Cavanaugh’s Surrender
by Marie Ferrarella
(HRS #1725, $5.25, PG,) ISBN 978- 0-373-27795-7
***
Destiny Richardson is the chief assistant to Sean Cavanaugh, head of the CSI division of a police department riddled with the overachieving Cavanaugh family. This novel is part of the Cavanaugh Justice series. Sean Cavanaugh was switched at birth and, upon discovery of this much later in life, he and his family became Cavanaughs. His son Logan is a detective in the Homicide Division.

Destiny had not heard from her sister recently and, getting nervous, sought to check on her by letting herself into her apartment. She discovered her sister Paula dead in the bathtub with both wrists slashed. Destiny calls in and her boss Sean and his son Logan are first responders. Logan is convinced that it is a suicide; Destiny is more convinced that it is murder and she finally persuades Sean.

The pattern of the wrist slashing and the discovery of an empty bottle of recently filled prescription sleeping pills are the persuasive factors to support Destiny’s assumption of murder since the prescription was a fraudulent one. Spending that night at work, Destiny is able to locate a number of like incidences…attractive females, and suicides with a prescription of sleeping pills.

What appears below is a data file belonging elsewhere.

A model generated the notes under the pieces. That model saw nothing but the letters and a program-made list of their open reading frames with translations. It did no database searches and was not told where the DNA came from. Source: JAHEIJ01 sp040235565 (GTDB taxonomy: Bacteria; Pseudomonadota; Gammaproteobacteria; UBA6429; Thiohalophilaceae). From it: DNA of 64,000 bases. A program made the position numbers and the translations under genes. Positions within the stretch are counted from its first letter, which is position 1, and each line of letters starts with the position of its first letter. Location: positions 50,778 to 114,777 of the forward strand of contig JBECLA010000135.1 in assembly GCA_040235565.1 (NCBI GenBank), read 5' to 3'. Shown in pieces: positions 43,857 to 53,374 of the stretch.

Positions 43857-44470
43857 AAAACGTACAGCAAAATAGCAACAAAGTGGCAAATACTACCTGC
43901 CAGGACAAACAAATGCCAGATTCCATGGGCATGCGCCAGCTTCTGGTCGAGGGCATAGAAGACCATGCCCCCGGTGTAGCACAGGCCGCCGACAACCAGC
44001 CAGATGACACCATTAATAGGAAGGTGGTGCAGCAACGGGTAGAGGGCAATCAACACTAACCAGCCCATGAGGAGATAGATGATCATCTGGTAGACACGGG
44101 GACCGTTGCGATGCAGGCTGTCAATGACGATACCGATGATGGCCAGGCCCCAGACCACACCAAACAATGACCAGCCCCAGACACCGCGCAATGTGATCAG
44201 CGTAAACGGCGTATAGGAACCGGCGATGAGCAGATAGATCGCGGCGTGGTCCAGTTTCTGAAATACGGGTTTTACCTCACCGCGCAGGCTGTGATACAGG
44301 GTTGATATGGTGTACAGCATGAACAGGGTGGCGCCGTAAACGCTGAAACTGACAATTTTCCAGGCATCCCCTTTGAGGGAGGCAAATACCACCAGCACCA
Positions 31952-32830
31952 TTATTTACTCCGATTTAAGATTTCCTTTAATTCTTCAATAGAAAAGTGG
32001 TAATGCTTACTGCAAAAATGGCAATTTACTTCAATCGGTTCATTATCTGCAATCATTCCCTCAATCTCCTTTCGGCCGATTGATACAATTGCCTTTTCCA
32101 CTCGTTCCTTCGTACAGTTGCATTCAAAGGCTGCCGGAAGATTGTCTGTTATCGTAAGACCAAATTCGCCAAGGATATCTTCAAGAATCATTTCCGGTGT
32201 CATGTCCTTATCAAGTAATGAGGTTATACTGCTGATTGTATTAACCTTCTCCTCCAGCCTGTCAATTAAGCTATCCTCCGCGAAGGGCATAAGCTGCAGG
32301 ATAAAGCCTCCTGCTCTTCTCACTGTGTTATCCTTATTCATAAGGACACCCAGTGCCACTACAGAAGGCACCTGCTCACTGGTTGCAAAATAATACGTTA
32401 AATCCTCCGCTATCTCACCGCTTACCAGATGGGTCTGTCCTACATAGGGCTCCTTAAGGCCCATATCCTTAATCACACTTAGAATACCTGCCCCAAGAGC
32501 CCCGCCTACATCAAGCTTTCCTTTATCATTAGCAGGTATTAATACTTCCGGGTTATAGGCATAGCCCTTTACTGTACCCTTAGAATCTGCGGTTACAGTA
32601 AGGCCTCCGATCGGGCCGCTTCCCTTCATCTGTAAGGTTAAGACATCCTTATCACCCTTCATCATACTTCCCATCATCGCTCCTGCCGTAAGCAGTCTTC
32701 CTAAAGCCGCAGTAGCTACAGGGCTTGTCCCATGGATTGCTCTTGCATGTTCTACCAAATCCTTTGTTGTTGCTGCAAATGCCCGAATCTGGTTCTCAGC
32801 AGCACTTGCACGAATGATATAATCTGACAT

Convincing Logan of this, Logan goes to his boss to suggest serial killings; his boss is most reluctant to accept this theory, especially when facing the current manpower shortage in his division. Destiny is pushing to work on it and, without realizing she is the sister of the victim, Logan’s boss consents to their temporary partnership.

Logan has a reputation as a womanizer with no lasting allegiances, and Destiny aware of this is very circumspect in her dealings with him. Logan gradually begins to fall for her, realizing there is something different going on this time. Destiny is totally focused on finding her sister’s killer.

Putting in long hours of digging and interviewing gives them time enough to get to know each other. The case and the budding romance proceed as one would expect. It is made enjoyable by Marie Ferrarella’s talent of creating very likeable characters, injected into credible situations with dialog that is always in voice.

The Cavanaugh series is constructed with the theme of family first and Destiny, who had been without that experience over a lifetime, succumbs to the charm and closeness.

--Thea Davis


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